The object of the invention is to provide an overvoltage protection device and a process of fabricating an overvoltage protection device which has a low leakage current and, thus, a low power loss, a short response time, and a low breakdown voltage, so that it is suitable for use as a low-voltage protection device.

SUMMARY OF INVENTION

An overvoltage protection device including a substrate (1) with a first electrode layer (2) deposited thereon, over which extends a second electrode layer (3) which is separated from the first electrode layer (2) by a distance d determined by the thickness of a spacing layer (4), the spacing layer (4) having an opening (5) which forms a cavity (6) between the electrode layers (2, 3).

And, a method for fabricating the same, the method including the steps of depositing on a substrate a first electrode layer (2), a spacing layer (4), and a second electrode layer (3) one on top of the other, the spacing layer (4) being provided with at least one opening (5) which forms a cavity (6) between the electrode layers (2, 3).

BRIEF DESCRIPTION OF THE FIGURES

FIG. 1 shows one embodiment of an overvoltage protection device according to the invention;

FIG. 2 shows another embodiment of the overvoltage protection device according to the invention; and

FIG. 3 shows a further embodiment of the overvoltage protection device according to the invention.

DETAILED DESCRIPTION OF INVENTION

This object is attained by an overvoltage protection device comprising a substrate with a first electrode layer deposited thereon, over which extends a second electrode layer which is separated from the first electrode layer by a distance d determined by the thickness of a spacing layer, the spacing layer having an opening which forms a cavity between the electrode layers.

The overvoltage protection device according to the invention is thus implemented on a substrate, so that it is suitable for integration. It operates in a fashion similar to a gas discharge device. As a result of the technology employed, it can be designed to be suitable for use as a low-voltage protection device. As the overvoltage protection device can be fabricated in the substrate using microcircuit fabrication technology, its geometry can become very small and be precisely defined. Thus, an overvoltage protection device can be fabricated which is suitable for providing low-voltage protection and has a small rated-voltage tolerance. Its leakage current is small, and it has a low capacitance, and thus a short response time.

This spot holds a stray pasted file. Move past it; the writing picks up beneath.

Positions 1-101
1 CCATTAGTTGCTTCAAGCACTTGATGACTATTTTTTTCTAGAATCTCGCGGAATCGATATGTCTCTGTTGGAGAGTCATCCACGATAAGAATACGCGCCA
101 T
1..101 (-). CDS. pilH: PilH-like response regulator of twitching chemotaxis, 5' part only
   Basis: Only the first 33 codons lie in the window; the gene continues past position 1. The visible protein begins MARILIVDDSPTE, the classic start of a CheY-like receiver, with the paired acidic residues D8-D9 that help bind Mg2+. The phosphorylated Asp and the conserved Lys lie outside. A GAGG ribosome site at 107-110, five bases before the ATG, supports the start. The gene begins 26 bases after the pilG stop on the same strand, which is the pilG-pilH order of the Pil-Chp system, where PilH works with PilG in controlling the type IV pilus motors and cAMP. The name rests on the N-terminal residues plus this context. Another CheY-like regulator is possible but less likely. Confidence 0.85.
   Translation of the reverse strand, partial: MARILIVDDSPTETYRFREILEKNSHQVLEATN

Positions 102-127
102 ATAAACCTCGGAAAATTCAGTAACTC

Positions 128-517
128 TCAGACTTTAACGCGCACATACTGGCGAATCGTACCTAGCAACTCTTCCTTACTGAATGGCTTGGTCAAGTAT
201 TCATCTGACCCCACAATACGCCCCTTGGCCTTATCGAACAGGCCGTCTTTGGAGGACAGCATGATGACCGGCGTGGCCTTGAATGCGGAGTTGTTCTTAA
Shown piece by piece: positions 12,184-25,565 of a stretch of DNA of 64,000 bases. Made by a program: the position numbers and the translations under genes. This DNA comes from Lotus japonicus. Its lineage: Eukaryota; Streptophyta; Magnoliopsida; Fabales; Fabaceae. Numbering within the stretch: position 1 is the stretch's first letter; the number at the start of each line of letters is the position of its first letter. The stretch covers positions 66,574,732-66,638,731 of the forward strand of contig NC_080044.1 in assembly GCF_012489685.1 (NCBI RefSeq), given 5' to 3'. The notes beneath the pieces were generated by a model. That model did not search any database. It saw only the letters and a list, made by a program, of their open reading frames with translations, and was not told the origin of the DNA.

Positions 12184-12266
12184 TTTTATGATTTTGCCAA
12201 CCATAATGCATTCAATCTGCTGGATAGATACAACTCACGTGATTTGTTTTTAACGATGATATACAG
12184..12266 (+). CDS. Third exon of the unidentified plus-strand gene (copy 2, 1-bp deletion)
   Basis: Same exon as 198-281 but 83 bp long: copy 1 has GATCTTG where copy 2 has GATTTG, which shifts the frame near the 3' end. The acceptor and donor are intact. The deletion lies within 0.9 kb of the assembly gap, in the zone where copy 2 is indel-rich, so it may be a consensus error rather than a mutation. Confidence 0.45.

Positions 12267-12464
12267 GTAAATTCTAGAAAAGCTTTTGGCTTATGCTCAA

Furthermore, the object is attained by a process for fabricating an overvoltage protection device comprising depositing on a substrate a first electrode layer, a spacing layer, and a second electrode layer one on top of the other, the spacing layer being provided with at least one opening which forms a cavity between the electrode layers. The overvoltage protection device can thus be fabricated with the above advantages in a simple manner by conventional microcircuit fabrication processes.

Preferred embodiments of the invention are disclosed in the subclaims.

In one preferred embodiment of the invention, the electrode layer is made of an electron-emitting material having a very low work function. The first electrode layer is then used as an emitter electrode, and the second electrode layer forms the back potential which extracts the electrons after the discharge in the cavity. The second electrode layer may be made of an electron-emitting material having a very low work function. If the first electrode layer is also made of an electron-emitting material having a very low work function, the overvoltage protection device is polarity-invariant.

The cavity may advantageously be filled with a gas. The type of gas can be chosen freely or to be suitable for particular properties; for example, noble gases or other gases with favorable gas discharge properties can be used. With the specifically selected gases, more selective characteristics of the overvoltage protection element can be set than would be possible with air. The type and quantity of the gas as well as the geometry of the structure can be chosen to define a predetermined voltage U0 suitable for overvoltage protection. An essential quantity in this connection is the distance d between the electrode layers.

Advantageously, at least one of the electrode layers has a distinctive topography. This topography may be constituted by a certain surface roughness which increases the available emission of primary electrons from that electrode layer. Through the surface roughness, the field strength can be locally increased. This property can be augmented by forming peaks on the surface.

In another preferred embodiment of the invention, the substrate comprises a semiconductor body. In that case, the overvoltage protection device can be fabricated in a simple manner by conventional semiconductor production processes. It can be produced in the semiconductor body itself, so that it is automatically incorporated in the semiconductor structure. This also permits a space-saving structure, which is particularly advantageous in the semiconductor field because of the high cost of materials. The substrate may be coated with an insulating layer. This is particularly advantageous if the substrate is not made of an insulating material and better isolation is desired.